The P-51 Mustang was considered the finest fighter plane of World War II. Inside the cockpit, the gun trigger is on the control stick (lower center) and the canopy ejection control is the horizontal level on the right (right center of photo).

“AT THE CONTROLS: The Smithsonian’s Air & Space Museum Looks At Cockpits”

January 05, 2007
New traveling exhibit from the Smithsonian Air & Space Museum at California Oil Museum Feb. 11
Santa Paula News
The new traveling exhibit from the Smithsonian Air & Space Museum, “At The Controls,” will open with a reception from 1 to 3 PM, Sunday, February 11, 2007, at the City of Santa Paula’s California Oil Museum (1001 E. Main St., Santa Paula, 805-933-0076, $4 Adults, $3 Seniors, $1 Children). All are welcome and refreshments will be served. The exhibit presents extraordinary 4- by 7-foot color images of the cockpits of the world’s most famous aircraft and space vehicles ( The Oil Museum is adding an additional component to the exhibit, an Aviation Cockpit Demonstrator from the NASA Langley Research Center in Virginia. The exhibit runs through Sunday, June 24, 2007. The “At the Controls” exhibition features 20 large-format color photographs of historically significant cockpits, such as the Wright brothers’ 1903 Flyer; the “Enola Gay,” a Boeing B-29 Superfortress; the Mercury “Friendship 7”; and the space shuttle “Columbia” (a complete list is below). Using a 4 by 5 camera with 120-degree wide-angle lens and a variety of lighting techniques, photographers Eric F. Long and Mark Avino have created unique images that contrast the simplicity and complexity of cockpits throughout aviation history.Measuring approximately 4 by 7 feet, the images depict in rich and precise detail the evolution of the controls, instruments and displays used to fly these air and spacecraft. The cockpits in the exhibition were selected because their instrumentation panels vividly illustrate the development and refinement of aviation technology. Additional information and complete views of the air and spacecraft accompany each photograph.The Aviation Cockpit Demonstrator from the NASA Langley Research Center will enable visitors to see what it is like to fly a plane, even in bad weather. The one-seat interactive demonstrator incorporates NASA’s weather-in-the-cockpit technology and is handicapped-accessible ( companion to the exhibition, At the Controls: The Smithsonian National Air and Space Museum Book of Cockpits edited by Thomas M. Alison and Dana Bell, includes forty-five of these images of aviation cockpits. The book is available through Boston Mills Press ($39.95).“At the Controls: The Smithsonian’s National Air and Space Museum Looks at Cockpits” was developed by SITES and the Smithsonian’s National Air and Space Museum. Eric Long is a senior photographer for the Smithsonian’s Office of Imaging, Printing, and Photography at the National Air and Space Museum. During his 19-year career at the Smithsonian Institution, he has documented collections, exhibits and events for museum research and publications, and has participated in historical documentations including three presidential inaugurations and an oral history of Southern agriculture. Mark Avino is a chief photographer for the Office of Imaging, Printing, and Photography at the Air and Space Museum. Also with the Smithsonian Institution for 19 years, Avino has directed and supervised staff photographers who specialize in reproduction and documentation of the museum’s collections, created exhibition displays, and arranged special research and publications events. Avino has also served as guest speaker and judge for Gallaudet University Department of Photography photo contests.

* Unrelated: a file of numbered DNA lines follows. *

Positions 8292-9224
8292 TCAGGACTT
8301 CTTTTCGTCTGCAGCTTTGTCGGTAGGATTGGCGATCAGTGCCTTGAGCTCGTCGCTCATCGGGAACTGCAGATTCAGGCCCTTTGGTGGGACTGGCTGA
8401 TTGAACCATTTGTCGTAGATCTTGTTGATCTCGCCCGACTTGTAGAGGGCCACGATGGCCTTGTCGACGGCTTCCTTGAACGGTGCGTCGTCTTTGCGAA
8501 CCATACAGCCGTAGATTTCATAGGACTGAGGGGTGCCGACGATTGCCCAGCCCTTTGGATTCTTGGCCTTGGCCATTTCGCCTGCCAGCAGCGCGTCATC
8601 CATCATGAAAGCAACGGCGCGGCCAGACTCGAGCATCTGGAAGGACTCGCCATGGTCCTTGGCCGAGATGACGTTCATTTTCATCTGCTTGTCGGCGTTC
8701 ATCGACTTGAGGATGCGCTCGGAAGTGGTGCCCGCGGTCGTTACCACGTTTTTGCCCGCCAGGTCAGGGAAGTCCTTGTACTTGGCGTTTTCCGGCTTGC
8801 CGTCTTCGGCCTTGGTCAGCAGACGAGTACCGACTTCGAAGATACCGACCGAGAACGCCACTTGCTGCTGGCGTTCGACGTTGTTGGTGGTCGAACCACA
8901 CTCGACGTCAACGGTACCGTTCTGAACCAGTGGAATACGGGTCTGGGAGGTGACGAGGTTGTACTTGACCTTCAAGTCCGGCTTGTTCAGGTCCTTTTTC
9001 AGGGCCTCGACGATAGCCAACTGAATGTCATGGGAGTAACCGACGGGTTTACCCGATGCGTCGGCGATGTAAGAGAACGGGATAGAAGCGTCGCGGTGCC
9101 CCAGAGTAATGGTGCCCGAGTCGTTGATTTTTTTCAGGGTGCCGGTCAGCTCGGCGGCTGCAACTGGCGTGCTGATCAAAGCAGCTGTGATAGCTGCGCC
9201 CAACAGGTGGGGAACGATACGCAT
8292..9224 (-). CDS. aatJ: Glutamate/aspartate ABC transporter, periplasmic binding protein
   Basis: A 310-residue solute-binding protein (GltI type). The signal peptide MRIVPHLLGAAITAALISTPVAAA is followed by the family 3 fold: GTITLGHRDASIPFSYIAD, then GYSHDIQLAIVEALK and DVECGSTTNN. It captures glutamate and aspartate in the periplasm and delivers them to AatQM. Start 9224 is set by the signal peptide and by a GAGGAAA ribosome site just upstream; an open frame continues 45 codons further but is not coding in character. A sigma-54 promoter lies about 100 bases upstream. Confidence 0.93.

The Smithsonian’s National Air and Space Museum memorializes the national development of aviation and space flight. The museum maintains the largest - more than 33,500 objects - and most diverse collection of historic air and spacecraft in the world. For more information, please visit year, SITES shares the wealth of Smithsonian collections and research programs with millions of people outside of Washington, D.C. One of the Smithsonian’s four National Programs, SITES makes available a wide range of exhibitions about art, science and history, which are shown not only in museums but also wherever people live, work and play, including libraries, science centers, historical societies, community centers, botanical gardens, schools and shopping malls.

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